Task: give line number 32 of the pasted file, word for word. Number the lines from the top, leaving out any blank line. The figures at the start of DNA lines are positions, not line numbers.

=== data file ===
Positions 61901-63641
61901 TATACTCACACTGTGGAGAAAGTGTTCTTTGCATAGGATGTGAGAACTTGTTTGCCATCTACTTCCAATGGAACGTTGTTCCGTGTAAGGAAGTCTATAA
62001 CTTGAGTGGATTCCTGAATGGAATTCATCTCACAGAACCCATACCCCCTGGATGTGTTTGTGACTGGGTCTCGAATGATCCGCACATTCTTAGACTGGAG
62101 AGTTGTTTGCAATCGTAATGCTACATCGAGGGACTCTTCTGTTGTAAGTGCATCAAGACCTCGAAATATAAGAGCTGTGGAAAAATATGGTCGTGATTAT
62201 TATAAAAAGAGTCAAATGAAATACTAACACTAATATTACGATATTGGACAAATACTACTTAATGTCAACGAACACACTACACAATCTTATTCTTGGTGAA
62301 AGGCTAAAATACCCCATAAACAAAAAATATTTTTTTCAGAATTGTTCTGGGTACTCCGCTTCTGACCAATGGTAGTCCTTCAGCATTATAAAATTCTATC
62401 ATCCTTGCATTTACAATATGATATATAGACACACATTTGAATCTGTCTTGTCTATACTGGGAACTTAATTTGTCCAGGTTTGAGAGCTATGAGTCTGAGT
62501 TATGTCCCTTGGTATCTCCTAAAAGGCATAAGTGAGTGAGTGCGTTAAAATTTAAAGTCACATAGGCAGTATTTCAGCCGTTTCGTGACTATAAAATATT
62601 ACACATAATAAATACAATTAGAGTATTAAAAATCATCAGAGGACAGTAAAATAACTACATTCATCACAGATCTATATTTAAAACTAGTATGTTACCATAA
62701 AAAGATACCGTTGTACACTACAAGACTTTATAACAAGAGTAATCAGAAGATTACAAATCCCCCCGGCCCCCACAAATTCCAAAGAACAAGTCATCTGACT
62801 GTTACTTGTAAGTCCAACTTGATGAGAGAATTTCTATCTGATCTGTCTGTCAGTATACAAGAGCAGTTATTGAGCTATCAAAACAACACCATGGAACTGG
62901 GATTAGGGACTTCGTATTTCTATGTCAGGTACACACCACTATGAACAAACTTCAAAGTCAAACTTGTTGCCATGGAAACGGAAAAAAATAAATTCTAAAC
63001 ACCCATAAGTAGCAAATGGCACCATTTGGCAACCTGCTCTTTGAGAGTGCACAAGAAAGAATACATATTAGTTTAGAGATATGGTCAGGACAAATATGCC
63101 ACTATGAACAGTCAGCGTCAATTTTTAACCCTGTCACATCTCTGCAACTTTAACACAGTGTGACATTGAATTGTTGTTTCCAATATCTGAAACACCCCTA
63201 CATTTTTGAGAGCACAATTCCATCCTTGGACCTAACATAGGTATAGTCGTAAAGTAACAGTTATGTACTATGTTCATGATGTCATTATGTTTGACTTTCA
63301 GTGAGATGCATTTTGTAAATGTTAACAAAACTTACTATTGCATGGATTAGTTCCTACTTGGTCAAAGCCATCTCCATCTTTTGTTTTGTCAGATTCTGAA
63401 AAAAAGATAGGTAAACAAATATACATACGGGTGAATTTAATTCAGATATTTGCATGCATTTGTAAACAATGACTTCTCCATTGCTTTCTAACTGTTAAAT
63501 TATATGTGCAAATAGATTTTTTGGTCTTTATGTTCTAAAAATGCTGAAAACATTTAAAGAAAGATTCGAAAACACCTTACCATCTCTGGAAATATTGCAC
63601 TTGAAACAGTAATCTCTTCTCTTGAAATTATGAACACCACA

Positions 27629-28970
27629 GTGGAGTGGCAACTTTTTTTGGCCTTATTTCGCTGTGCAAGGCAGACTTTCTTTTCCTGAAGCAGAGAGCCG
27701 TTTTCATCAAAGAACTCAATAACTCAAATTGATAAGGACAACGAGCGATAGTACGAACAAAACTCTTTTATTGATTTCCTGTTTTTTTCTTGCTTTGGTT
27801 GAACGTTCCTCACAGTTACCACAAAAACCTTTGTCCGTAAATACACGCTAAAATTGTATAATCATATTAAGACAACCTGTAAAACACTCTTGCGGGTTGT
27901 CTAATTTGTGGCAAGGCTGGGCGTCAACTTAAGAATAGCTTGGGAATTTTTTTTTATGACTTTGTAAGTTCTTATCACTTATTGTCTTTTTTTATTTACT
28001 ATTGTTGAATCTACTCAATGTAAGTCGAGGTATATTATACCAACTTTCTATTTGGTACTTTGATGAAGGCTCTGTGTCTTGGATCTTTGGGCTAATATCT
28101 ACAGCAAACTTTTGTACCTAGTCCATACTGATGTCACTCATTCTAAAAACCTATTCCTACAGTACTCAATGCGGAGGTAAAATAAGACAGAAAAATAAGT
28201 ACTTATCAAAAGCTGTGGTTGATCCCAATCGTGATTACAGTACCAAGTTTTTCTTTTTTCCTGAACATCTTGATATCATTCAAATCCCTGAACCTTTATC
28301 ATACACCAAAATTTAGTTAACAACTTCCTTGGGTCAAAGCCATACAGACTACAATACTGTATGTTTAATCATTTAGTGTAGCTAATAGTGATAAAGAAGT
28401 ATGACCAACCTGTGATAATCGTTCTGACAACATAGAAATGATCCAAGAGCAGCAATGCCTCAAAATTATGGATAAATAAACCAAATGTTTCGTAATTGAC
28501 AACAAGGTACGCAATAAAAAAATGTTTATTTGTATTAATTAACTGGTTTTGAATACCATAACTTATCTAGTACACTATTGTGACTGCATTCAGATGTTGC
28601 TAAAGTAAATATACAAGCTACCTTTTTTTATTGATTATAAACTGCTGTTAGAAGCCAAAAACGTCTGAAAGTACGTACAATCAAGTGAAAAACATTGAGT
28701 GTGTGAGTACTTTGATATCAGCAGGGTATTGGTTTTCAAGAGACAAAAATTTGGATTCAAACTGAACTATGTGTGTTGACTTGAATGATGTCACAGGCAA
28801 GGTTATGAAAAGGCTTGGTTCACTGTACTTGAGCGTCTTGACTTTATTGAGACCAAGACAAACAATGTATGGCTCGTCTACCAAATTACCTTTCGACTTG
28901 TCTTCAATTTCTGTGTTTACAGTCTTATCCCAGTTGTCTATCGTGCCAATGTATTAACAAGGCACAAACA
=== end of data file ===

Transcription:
28701 GTGTGAGTACTTTGATATCAGCAGGGTATTGGTTTTCAAGAGACAAAAATTTGGATTCAAACTGAACTATGTGTGTTGACTTGAATGATGTCACAGGCAA